Not so for the bone-in steer tenderloin ($32.95), a great rendition of the often underwhelming filet mignon. The filet mignon is supposed to be the most tender cut on the steer, but since it's butchered off the bone and not aged, lacks the winey, big taste of a great steak. They've thought their way around this at Jax, where the tenderloin is cut into chunks along the bone and grilled like that. It's not a beautiful presentation, since the steak ends up taller than it is wide and looks like a lopsided tent, but it's incomparably tender and has all the depth and thunder of the greatest steaks.

The items that come with the critters--the salads, sautéed fresh vegetables, big, soft breadsticks, and such--are all of the high-class supper-club variety. Think chopped romaine coated with a creamy, vaguely garlicky dressing, interlaced with good, crispy croutons and topped with the expensive variety of pre-grated parmesan--you know the stuff, the kind that comes shredded, not powdered. My big disappointment were the mushy hash browns and frozen fries. If I had one piece of advice for the next generation of Kozlaks, it would be to make a better French fry. It's one of those things that costs a little more, but makes a tremendous impression.

Desserts run the gamut from sugar-sweet eye candy, like the wedding-cake-pretty Bailey's Irish Cream torte ($4.95), to the surprisingly good--like the fruit tart ($4.95), a crisp, buttery pastry filled with a vanilla-rich custard and topped with absolutely perfect berries. I've gotten used to tired old pieces of tart with the fruit bleeding into the custard, but Jax's pristine rendition single-handedly revived my appreciation for one of summer's best desserts. Curled up at the table, a bottomless pot of coffee at my elbow, watching the restaurant's clockwork hum in its perpetual perfection, I was charmed near to purring. Surveying the room, all dark and rich like the inside of a jewelry box, I asked myself: Had time really been stood still here? There were, it must be said, a few indications that the days when Bill Sr. fished off the Lowry Avenue bridge pier, icemen lugged 100-pound blocks into Northeast kitchens, and neighborhood kids spent their Saturday mornings at the Ritz are long gone. For one thing, the menu featured lattes ($3.25). For another, what was that at the table next to me? Half the size of a bread stick, one-tenth the size of a slice of prime rib--of course, a cell phone, ready to jerk its owner back to 1999.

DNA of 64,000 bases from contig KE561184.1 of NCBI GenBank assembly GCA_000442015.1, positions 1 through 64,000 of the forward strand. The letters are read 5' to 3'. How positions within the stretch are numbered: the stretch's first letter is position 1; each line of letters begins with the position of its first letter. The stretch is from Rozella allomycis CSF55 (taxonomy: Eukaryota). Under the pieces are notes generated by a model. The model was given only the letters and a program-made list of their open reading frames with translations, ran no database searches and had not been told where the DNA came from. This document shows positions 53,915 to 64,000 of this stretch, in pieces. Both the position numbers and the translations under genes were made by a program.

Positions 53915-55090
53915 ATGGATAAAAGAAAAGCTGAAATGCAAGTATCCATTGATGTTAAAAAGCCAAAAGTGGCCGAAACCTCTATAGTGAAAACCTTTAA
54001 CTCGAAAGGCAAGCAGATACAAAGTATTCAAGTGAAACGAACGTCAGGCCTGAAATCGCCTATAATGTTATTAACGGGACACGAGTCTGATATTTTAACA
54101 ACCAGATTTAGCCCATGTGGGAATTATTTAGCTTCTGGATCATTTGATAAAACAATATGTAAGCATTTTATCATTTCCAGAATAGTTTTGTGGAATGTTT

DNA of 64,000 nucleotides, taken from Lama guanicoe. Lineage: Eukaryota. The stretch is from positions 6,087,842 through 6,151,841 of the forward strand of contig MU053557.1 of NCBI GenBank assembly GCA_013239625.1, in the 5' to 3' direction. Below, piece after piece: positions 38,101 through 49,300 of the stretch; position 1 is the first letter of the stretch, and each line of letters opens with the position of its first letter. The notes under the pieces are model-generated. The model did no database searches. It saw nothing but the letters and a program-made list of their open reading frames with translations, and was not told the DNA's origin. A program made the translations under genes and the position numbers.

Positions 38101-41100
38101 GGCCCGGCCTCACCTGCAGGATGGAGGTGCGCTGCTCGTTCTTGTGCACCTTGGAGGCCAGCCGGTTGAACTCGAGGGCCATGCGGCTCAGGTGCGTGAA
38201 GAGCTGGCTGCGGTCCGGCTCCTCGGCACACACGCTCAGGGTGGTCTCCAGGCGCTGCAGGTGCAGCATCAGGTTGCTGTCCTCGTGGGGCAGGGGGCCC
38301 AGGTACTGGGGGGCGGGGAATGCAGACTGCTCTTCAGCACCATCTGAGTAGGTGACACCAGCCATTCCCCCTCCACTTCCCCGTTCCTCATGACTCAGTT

TABLEHOPPING

WHINE TO CHANGE THE WORLD: My incessant whining about restaurants' irritating no-reservations policy has finally paid off: Both Big Bowl and Campiello now take reservations. "We were inspired by wonderful write-ups in the paper, like your own," says Drew Gass, general manager at Big Bowl, and self-described "sometime kicking ball." What Gass has come up with is actually not a full reservation policy: You can call ahead no more than an hour before you plan to dine. Even this modest concession has killed off the maddening three-hour waits for tables--and that, coupled with the fact that Big Bowl can now put real, live, hard alcohol in its funky drinks should pretty well wipe out all of my (ahem) reservations about this Edina hot spot.

Want to put them through their paces? Big Bowl is hosting a Château St. Michelle wine dinner on July 28, put together by executive chef and food-world giant Bruce Cost. The meal will feature five full courses, pushing the boundaries of Asian-fusion cuisine--think curry flatbread, Thai crab cakes served with a "lotus package" (a steamed side of a sort of black sticky rice), and specially made Sonny's lemon-lime ice cream paired with fresh peaches. The date is Wednesday, July 28 at 7:00 p.m., the cost is $38 per person, including wine, tax, and gratuity. Big Bowl is inside the Galleria, Edina, (612) 928-7888.

Making even greater strides, Campiello has embraced a full, conventional reservation policy--you can get a table up to two months in advance. "We had been hearing about [the reservation policy] from customers for a long time," says Ann Grant, Campiello Uptown's general manager. "In Uptown, people were trying to make movies or plays, while in Eden Prairie we have more of a business client, and they wanted to eat at exact times. So we've tried it at the two restaurants for different reasons, and it's worked out great." Campiello has hit on a compromise solution: About half the restaurant's tables are under the full reservation policy, while the other half is held for walk-ins and call-aheads. Has the change had any effect on the clientele? "We're doing a lot more romantic dinners," concedes Grant. Well, I should hope so. All the couples that have met in the restaurant's hopping bar should be allowed to celebrate their love in the (flattering, amber) light where it was born. The Uptown Campiello is at 1320 W. Lake St., (612) 825-2222; the Eden Prairie location is at 6411 Shady Oak Rd., (612) 941-6868.

« Previous Page
 |
 
1
 
2
 
All
 
My Voice Nation Help
0 comments
 
Loading...